Meanwhile, Martine Aubry has let it be known that she did not favor the systematic alliance with MoDem advocated by Royal--an indirect way of throwing her hat in the ring.

The race for the Socialist leadership is now under way in earnest.

Labor Market Improvement

Over the course of 2007, the number of recipients of the Revenu Minimum d'Insertion (RMI) decreased by 8 percent. This is said to be due to two factors: an improvement in the overall employment picture and a change in the law permitting individuals who accept jobs to combine income from work with a reduced RMI allocation. This provision applies to some 78,000 workers. The proposed Revenu de Solidarité Active (RSA), currently being tried out in pilot programs in several départements, would similarly combine wages with welfare.

The Euro as Potential Reserve Currency

According to Jeff Frankel, it could happen within ten years.

La Grogne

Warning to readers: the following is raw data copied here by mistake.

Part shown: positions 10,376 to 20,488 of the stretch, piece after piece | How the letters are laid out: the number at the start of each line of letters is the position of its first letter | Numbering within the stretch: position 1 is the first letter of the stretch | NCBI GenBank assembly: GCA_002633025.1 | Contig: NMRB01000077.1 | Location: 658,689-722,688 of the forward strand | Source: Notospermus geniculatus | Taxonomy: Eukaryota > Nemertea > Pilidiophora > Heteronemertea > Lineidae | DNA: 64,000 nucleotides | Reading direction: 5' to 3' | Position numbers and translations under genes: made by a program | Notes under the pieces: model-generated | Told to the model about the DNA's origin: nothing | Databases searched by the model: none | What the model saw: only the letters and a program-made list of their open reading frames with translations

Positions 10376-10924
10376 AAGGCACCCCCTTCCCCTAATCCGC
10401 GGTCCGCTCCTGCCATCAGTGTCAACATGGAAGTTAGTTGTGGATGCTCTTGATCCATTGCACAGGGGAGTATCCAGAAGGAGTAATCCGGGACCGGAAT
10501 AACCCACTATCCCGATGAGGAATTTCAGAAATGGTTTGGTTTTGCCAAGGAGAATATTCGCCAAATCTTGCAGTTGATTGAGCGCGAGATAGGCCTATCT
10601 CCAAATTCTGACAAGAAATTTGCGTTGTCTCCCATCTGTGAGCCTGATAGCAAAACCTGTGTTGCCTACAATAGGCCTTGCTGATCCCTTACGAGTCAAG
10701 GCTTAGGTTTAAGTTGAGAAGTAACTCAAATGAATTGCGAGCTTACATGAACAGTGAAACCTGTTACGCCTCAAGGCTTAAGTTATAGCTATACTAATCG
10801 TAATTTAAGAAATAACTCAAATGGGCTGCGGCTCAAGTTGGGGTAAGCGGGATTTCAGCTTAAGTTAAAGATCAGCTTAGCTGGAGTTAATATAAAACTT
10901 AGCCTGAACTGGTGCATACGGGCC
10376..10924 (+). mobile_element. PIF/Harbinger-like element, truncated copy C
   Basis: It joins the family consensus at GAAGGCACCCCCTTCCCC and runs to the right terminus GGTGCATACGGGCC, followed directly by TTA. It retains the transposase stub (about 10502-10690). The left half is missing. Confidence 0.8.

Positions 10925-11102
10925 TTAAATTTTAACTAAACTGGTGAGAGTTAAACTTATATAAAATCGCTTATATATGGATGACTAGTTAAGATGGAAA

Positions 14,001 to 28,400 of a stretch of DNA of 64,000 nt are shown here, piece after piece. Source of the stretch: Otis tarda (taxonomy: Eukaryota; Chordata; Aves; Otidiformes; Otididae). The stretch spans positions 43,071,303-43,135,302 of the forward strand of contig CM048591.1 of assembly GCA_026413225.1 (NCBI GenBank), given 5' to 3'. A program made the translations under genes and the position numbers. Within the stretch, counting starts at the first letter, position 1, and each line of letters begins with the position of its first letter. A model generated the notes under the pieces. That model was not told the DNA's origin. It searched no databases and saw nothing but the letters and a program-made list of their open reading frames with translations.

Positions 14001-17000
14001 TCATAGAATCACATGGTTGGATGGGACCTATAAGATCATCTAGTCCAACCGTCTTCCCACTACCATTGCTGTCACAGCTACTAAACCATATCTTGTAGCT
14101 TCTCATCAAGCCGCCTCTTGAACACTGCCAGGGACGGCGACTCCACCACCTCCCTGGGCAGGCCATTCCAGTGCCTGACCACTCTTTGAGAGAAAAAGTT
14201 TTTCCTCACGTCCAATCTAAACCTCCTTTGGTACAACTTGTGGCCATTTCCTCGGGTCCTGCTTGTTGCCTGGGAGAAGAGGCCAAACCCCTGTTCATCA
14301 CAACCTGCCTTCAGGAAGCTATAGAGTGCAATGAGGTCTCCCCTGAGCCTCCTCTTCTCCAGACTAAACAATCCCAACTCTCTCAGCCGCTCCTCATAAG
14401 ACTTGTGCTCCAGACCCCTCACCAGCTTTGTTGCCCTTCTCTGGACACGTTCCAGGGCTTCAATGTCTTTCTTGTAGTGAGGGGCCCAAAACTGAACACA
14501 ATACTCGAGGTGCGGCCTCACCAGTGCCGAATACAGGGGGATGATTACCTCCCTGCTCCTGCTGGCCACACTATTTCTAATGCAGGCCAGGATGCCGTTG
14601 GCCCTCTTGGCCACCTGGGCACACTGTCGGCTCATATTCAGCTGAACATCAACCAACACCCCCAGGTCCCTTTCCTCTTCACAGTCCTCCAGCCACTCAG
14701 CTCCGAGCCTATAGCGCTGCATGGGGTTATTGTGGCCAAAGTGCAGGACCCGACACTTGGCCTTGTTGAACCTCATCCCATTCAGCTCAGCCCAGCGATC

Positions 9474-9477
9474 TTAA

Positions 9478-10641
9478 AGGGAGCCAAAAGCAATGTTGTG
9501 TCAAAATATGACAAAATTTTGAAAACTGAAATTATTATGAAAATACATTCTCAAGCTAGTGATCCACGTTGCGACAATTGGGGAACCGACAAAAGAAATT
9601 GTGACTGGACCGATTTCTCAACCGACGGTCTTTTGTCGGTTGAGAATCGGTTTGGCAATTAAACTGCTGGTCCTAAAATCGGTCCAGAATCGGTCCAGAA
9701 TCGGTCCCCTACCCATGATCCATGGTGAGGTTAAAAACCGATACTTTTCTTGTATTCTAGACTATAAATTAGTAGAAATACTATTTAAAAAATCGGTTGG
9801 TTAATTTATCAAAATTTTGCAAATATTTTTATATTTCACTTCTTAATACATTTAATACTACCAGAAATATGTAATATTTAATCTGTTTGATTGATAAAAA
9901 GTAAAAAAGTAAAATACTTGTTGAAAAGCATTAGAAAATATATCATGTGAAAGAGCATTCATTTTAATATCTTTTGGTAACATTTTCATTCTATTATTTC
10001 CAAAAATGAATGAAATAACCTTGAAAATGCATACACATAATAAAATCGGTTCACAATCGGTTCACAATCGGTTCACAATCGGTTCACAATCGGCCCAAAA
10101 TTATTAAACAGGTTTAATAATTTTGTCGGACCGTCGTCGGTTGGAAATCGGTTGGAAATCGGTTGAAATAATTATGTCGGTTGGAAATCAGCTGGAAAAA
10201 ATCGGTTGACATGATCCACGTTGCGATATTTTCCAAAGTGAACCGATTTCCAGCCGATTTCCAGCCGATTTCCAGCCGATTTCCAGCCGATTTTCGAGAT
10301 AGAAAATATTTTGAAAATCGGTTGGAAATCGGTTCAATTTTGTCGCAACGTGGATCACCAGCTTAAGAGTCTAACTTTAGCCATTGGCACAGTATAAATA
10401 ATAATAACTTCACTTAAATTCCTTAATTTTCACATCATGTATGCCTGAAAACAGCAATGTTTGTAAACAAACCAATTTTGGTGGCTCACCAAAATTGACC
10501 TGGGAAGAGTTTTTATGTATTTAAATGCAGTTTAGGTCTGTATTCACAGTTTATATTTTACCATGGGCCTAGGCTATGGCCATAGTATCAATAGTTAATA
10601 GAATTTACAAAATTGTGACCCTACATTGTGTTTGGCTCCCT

The knives are out in the UMP. The silence that had prevailed during the state of grace but for a few exceptional cries and whispers--a Villepin lashing out against his persecution, a Copé inconsolable for want of un maroquin, a Lellouche bemoaning the need for vaseline to ease the pain--has given way to a more general grumbling, led by the normally avuncular Jean-Pierre Raffarin. "When I see the number of cities we lost with 49 percent, I say that the Attali Report was one of the reasons why we lost." How fitting that Raffarin, whose name adorns the Raffarin Law, which, along with the Galland and Royer Laws, is among the principal targets of the report, should be the one to remind his colleagues that while a "modernized right" may please the MEDEF, the economists, and the OECD, it doesn't win the votes of Main Street merchants, cab drivers, or hairdressers. The corporatist right may be limping, but it can still kick. Meanwhile, in Paris, Lellouche, the perpetual malcontent, is refusing to sit with colleagues who backed his rival in the 8th, Philippe Lebel, while Claude Goasguen, one of Lellouche's enemies, is threatening to cut himself off from the national party leadership. Victory, they say, has a thousand fathers, while defeat ...